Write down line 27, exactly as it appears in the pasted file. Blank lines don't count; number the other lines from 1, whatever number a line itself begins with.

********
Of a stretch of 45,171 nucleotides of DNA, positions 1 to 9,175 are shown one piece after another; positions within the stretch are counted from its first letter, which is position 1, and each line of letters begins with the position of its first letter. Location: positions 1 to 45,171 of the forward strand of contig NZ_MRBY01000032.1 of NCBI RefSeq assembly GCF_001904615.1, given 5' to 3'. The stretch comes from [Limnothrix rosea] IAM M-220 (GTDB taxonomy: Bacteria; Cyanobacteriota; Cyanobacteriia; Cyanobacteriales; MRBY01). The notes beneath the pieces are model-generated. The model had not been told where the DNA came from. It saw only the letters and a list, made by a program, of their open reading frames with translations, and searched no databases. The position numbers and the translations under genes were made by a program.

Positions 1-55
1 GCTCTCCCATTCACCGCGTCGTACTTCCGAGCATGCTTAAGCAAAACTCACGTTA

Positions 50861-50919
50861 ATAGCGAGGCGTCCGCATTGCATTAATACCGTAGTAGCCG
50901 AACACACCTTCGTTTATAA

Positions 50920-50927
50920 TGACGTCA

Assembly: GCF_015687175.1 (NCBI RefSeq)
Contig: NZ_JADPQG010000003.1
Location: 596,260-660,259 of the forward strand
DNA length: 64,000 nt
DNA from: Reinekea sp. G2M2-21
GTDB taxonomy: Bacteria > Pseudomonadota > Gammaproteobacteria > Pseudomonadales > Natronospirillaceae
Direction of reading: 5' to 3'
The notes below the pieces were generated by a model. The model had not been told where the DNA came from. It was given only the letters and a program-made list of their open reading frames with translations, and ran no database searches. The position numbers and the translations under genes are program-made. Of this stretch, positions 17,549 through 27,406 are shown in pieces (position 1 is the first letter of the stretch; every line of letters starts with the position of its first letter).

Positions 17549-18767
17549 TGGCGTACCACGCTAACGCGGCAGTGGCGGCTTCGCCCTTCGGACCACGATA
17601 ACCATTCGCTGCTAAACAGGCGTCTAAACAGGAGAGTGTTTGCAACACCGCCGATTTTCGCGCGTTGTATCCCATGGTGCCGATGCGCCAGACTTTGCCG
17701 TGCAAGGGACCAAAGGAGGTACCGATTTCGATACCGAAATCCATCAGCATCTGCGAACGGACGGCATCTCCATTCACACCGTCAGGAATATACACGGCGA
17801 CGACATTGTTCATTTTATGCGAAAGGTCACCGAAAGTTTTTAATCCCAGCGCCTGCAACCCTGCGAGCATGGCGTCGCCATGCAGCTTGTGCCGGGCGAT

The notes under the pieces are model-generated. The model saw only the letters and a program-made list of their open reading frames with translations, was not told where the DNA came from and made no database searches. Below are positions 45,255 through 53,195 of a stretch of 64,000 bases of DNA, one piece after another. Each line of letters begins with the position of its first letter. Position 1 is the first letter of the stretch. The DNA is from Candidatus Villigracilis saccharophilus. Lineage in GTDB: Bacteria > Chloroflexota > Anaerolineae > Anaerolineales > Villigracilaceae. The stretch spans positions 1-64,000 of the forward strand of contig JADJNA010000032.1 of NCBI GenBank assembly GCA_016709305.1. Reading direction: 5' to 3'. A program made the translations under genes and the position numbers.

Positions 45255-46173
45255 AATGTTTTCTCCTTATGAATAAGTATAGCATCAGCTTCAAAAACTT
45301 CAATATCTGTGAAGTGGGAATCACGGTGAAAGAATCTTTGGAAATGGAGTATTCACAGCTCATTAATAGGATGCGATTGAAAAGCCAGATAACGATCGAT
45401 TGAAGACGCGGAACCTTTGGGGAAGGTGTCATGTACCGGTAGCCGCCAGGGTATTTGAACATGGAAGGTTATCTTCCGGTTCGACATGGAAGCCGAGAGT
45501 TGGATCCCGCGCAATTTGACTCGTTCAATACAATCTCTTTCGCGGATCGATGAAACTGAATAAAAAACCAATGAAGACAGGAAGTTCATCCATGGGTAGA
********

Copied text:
45501 TGGATCCCGCGCAATTTGACTCGTTCAATACAATCTCTTTCGCGGATCGATGAAACTGAATAAAAAACCAATGAAGACAGGAAGTTCATCCATGGGTAGA